“So what now?” A soft, unruffled query. In the duke’s experience, the world generally bent to his will. It wasn’t hubris, just a recognition of reality. He was illustriously titled, the bearer of an enormous fortune, and for what it was worth—in matters of seduction more than anything—blessed with the Montagu dark good looks.
“We are at an impasse unless you wish to increase your offer substantially. I didn’t feel I had the authority to do so without speaking to you and explaining the unfortunate situation.”
The twenty-third Duke of Groveland pursed his lips. “Substantially you say.”
“I’m afraid so, Your Grace. The woman is obstinate to a fare-thee-well and in my estimation outrageously so for someone in her circumstances.”
Groveland’s grey gaze turned razor sharp. “What circumstances?”
“Her husband left her all but destitute when he died. From all appearances she is eking out a living. She resides above the bookstore, which is a saving, of course, but really, she should be exceedingly grateful for your generous offer rather than refusing it out of hand.” Leaning back in his chair, Hutchinson softly sighed. “Women, Your Grace. Quite irrational creatures.”
Now the duke knew women better than most. In fact he had outstripped all previous records apropos the number of females who had fallen prey to his charms. And gentlemen’s clubs were partial to keeping such scores. Seduction was a major amusement for Groveland—some said . . . his avocation. It was only natural he would say, “Why don’t you leave her to me, Hutchinson. I have had some luck with convincing women to, ah . . . accommodate me.”
Forgetting his consequence for a moment, Hutchinson exhaled loudly and blurted out, “I was hoping you might take a hand. The lady is beyond my capabilities, and I’ll admit, I haven’t felt such frustration in a decade or more. I never lose, sir—you know that. It’s intensely disconcerting to acknowledge defeat.”
“Nonsense, Hutchinson. You have no reason to feel defeated. Haven’t you masterfully acquired every piece of property I’ve ever wanted? Of course you have. This woman may be irrational or addled in some way—particularly,” he added with a faint smile, “if she’s a socialist. Her personal biases are certainly not your fault. Let me talk to her, and then we’ll see where we stand.”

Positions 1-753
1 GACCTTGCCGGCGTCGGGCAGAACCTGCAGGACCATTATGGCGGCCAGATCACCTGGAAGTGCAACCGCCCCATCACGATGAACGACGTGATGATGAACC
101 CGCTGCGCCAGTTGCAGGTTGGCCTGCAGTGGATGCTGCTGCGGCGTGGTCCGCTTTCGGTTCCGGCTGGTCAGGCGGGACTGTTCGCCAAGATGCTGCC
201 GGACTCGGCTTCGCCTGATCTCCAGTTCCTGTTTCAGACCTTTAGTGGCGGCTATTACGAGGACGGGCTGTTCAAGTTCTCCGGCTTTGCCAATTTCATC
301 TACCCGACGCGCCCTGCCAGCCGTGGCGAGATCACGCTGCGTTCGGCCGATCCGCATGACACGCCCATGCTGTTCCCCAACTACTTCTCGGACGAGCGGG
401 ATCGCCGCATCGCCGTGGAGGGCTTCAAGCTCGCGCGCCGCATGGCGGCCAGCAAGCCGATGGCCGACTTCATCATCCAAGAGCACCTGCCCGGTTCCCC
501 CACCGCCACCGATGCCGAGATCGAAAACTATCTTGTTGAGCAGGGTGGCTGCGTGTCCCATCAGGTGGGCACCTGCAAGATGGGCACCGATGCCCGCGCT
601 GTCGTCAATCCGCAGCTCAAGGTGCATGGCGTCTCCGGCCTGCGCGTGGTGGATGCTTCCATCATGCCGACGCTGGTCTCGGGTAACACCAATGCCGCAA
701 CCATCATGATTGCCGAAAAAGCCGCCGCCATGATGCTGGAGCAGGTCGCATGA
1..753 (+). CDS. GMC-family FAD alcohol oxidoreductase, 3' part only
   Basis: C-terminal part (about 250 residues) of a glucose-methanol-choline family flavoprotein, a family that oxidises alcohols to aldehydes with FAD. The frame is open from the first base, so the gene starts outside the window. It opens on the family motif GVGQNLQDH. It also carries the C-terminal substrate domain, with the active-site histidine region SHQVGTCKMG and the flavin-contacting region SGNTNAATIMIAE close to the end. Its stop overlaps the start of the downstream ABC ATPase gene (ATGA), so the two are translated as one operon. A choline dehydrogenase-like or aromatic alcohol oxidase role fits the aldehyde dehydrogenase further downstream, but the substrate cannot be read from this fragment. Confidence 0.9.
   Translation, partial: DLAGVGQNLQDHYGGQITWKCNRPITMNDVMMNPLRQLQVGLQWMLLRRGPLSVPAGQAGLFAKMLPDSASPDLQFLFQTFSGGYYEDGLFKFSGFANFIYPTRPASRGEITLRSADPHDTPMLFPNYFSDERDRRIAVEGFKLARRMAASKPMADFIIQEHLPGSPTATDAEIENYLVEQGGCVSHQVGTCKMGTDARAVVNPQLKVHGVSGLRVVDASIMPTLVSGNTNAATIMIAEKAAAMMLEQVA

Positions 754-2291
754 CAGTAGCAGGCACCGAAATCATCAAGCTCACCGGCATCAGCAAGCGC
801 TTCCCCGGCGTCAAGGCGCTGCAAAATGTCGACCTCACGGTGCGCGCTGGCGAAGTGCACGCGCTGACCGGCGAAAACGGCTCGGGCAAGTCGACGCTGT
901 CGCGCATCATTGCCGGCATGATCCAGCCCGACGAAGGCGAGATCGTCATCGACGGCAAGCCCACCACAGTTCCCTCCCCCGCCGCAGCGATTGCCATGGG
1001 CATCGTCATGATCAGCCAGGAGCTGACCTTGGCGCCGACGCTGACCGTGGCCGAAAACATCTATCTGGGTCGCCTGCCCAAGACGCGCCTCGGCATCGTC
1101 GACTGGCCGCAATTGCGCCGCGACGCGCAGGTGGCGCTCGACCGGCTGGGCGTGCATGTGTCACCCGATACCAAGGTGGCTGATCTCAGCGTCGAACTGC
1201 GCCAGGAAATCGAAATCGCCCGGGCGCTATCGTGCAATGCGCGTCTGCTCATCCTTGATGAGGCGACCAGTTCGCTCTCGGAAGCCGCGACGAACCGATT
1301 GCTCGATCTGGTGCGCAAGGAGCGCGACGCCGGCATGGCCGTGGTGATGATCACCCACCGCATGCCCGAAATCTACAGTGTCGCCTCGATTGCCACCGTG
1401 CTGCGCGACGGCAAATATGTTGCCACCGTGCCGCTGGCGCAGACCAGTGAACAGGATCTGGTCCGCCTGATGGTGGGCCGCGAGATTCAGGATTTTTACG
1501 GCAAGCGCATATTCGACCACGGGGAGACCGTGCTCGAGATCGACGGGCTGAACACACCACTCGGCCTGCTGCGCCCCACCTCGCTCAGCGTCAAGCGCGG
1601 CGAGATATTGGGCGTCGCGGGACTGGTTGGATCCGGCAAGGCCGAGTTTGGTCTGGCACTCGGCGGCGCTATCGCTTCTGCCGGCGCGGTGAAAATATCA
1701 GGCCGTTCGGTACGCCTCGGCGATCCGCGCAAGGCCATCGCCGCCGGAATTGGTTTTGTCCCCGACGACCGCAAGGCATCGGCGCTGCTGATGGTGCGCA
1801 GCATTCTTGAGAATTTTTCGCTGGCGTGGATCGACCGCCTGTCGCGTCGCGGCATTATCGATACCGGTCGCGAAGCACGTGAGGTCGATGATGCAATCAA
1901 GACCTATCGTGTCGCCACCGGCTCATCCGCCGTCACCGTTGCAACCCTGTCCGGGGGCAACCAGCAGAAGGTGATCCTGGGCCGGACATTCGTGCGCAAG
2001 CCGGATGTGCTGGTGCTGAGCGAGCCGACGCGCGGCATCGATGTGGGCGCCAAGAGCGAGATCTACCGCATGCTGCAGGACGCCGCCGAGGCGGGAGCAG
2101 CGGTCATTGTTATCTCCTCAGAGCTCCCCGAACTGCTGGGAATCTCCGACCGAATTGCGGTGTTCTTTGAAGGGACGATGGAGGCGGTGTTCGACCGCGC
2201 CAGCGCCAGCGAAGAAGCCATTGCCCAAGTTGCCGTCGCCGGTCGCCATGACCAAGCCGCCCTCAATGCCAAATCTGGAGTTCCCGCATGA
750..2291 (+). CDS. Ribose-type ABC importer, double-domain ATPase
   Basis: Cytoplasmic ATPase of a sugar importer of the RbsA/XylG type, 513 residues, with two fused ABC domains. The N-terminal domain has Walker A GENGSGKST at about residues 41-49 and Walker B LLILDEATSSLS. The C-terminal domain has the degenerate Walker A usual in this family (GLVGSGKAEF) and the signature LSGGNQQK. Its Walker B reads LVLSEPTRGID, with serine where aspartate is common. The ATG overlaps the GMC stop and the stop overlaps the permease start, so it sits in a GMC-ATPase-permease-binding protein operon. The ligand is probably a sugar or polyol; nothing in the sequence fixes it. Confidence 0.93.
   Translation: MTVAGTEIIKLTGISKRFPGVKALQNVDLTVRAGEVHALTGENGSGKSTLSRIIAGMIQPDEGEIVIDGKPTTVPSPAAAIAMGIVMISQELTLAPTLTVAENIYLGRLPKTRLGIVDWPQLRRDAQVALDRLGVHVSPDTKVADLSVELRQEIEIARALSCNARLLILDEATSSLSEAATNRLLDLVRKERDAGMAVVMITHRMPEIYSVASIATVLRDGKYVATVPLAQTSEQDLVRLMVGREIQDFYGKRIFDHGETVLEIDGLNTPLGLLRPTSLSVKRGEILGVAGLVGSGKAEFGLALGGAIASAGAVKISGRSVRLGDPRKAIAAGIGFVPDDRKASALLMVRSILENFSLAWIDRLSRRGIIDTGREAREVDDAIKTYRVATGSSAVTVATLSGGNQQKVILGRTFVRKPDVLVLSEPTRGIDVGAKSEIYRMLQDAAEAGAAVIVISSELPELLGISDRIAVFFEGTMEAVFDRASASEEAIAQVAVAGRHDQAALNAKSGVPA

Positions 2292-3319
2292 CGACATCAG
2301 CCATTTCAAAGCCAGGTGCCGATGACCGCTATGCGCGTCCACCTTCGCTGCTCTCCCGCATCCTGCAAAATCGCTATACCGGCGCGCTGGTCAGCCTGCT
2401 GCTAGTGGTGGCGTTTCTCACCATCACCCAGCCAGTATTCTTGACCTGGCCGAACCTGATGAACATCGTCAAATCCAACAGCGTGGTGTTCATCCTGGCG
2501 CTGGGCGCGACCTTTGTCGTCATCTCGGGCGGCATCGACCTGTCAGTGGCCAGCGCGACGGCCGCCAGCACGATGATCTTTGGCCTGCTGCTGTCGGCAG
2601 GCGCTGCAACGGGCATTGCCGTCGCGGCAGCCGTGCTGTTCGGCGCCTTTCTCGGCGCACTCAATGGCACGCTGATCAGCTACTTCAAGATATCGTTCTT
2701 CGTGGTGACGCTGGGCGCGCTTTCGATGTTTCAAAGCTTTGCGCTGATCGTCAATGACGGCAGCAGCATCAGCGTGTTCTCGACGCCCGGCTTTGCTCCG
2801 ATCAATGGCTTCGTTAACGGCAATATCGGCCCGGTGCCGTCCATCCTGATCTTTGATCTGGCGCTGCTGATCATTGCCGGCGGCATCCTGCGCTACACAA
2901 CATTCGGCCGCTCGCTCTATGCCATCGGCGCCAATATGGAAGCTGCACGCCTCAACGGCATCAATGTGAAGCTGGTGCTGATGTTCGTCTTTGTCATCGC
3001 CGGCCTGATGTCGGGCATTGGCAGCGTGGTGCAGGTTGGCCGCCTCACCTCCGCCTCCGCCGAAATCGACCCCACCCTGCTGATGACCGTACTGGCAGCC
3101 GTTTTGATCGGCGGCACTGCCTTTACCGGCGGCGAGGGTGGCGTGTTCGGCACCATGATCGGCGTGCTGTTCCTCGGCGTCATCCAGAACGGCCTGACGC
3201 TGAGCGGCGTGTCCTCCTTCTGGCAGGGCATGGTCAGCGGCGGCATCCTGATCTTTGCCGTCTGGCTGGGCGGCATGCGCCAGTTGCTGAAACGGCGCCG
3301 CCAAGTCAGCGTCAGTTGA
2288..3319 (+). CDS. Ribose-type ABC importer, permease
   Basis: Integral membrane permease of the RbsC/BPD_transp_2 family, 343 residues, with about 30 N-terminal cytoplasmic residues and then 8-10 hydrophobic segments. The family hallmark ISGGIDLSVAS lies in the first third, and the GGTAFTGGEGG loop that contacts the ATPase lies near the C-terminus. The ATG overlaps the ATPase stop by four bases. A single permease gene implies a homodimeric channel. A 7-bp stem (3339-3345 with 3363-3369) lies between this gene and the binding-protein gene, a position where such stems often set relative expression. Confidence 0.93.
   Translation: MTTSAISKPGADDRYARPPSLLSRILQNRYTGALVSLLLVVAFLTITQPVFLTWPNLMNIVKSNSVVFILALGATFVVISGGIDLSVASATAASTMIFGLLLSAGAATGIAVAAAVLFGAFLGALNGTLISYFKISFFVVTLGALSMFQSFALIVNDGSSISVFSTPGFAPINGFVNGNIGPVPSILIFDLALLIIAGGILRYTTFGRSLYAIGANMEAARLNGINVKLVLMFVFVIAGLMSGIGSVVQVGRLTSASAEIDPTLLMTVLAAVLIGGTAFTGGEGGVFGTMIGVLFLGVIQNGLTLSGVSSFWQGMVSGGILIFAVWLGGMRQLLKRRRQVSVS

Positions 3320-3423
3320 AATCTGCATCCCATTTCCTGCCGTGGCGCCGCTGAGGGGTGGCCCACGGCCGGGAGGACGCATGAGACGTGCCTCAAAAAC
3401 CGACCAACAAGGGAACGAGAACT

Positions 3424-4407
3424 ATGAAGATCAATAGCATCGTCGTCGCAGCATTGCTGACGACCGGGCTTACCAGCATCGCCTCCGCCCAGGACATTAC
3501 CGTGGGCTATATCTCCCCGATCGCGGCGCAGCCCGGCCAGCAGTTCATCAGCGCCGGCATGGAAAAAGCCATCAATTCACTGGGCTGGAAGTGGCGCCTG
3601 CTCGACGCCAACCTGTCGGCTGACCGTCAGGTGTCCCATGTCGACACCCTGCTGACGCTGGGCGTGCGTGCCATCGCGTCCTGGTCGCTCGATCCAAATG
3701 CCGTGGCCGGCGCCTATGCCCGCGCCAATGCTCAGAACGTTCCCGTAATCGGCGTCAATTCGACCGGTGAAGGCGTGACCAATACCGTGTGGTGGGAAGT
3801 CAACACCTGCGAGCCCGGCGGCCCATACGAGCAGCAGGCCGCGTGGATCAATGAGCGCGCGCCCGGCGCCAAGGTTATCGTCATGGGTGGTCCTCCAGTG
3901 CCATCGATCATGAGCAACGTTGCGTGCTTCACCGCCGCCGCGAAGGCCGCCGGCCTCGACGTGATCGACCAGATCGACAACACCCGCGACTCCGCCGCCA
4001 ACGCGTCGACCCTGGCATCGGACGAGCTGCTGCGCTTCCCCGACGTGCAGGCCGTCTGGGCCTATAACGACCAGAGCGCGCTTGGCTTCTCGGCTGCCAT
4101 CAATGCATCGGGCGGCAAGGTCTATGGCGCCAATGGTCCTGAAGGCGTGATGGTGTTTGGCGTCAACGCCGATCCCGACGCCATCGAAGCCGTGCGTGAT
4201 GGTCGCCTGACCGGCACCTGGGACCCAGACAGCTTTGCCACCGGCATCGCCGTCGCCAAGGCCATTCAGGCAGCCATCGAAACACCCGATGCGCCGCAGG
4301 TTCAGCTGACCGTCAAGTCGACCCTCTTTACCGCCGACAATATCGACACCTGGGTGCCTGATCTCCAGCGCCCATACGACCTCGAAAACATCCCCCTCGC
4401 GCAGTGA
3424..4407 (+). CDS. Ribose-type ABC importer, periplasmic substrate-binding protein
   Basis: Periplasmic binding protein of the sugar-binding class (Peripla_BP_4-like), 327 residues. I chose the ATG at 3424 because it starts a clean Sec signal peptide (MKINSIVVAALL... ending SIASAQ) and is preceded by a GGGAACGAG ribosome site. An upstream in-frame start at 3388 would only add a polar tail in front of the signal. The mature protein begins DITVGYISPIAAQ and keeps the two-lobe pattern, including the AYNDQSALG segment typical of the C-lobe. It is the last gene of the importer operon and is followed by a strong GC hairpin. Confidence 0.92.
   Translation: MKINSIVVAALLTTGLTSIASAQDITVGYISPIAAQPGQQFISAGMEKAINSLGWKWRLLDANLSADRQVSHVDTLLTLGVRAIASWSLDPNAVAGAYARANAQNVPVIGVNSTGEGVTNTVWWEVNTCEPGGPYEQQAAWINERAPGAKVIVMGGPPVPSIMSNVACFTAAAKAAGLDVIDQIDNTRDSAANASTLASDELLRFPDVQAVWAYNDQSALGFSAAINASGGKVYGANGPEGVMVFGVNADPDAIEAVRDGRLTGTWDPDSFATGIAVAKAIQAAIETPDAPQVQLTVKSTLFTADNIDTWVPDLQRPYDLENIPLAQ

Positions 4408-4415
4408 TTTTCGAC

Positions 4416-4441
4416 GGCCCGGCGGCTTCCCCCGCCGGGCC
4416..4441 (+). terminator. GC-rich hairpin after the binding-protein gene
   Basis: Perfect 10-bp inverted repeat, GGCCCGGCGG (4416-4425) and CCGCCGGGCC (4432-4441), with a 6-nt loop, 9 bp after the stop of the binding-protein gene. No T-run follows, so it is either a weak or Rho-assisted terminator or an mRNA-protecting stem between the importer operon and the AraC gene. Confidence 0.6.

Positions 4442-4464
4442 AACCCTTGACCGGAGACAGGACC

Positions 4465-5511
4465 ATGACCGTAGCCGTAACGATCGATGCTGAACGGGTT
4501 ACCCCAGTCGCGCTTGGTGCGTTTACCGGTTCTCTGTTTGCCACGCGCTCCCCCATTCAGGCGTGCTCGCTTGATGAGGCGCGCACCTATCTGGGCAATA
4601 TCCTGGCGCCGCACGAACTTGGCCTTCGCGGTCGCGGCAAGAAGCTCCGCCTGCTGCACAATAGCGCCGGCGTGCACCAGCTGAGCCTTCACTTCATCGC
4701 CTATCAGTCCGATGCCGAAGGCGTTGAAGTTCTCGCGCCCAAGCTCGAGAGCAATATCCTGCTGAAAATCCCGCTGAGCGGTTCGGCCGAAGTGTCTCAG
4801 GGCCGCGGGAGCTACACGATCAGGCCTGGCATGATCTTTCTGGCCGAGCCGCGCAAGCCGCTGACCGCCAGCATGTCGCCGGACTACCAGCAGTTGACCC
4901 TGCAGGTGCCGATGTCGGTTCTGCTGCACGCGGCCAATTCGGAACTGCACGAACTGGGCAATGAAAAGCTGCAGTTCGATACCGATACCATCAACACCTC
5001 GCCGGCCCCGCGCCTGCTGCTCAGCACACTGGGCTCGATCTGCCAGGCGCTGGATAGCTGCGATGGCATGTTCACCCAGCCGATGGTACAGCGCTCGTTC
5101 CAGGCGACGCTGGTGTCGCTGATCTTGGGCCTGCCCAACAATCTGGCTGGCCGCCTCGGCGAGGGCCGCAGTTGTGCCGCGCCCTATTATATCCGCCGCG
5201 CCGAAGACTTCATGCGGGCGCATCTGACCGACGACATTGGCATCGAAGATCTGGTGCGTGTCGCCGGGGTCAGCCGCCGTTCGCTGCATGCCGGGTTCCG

“Since her shop is on the corner, it’s a pivotal piece in the architect’s plan,” the barrister pointed out, his shaggy brows knotting in a scowl.
“Perhaps Mrs. St. Vincent knows as much. She may have spoken to some of the other property owners who sold to us. She may feel she now holds the winning hand.”
Another grim scowl. “If so, I wish you well, Your Grace.”
“Come, enough long faces.” The duke nodded at the liquor trolley behind Hutchinson’s desk; a Scotsman was never far from his drink. “Pour me a whiskey and tell me what you know about the properties you’ve already acquired.”
Since he’d cajoled Clarissa into leaving Green Grove and seen her comfortably settled at Frances Knolly’s country house party, the duke was currently free of encumbrances. And frankly, after a fortnight with Clarissa, no matter how heated and exotic the sex, he’d been ready to transfer her into someone else’s care. His capacity for boredom was slight, a defect no doubt of a life free of restraints. He’d been indulged from the cradle save for by his father, and when the former duke had had the good grace to drink himself to death before George could kill him, the title had devolved to the young heir. Despite his youth, the twenty-third Duke of Groveland had found the larger world equally amenable to his wishes.
Although no one but his mother dared call him George. Since he loved her unconditionally and she him, he even allowed her to call him Georgie on occasion. To the world, however, he was Groveland or Your Grace; to his friends he was Fitz or The Monk, while his lovers generally called him darling with great enthusiasm and affection.
Surely he could charm one woman into accepting his offer—particularly a destitute female. Accepting his glass from Hutchinson, he listened while the barrister explained in some detail the entire litany of recent property purchased for what would soon become Monckton Row—God willing and Groveland’s cultivated charm gainfully applied.
When Hutchinson’s recitation came to an end, the duke held out his glass for a refill. “Now, tell me what to expect from this curious woman. If she’s a widow, she must not be in her first blush. And I gather she isn’t a lady of the night or an actress. Would she be predisposed to some small gift—flowers, candy, a bit of jewelry perhaps? You’re certain, too, she knows who I am.”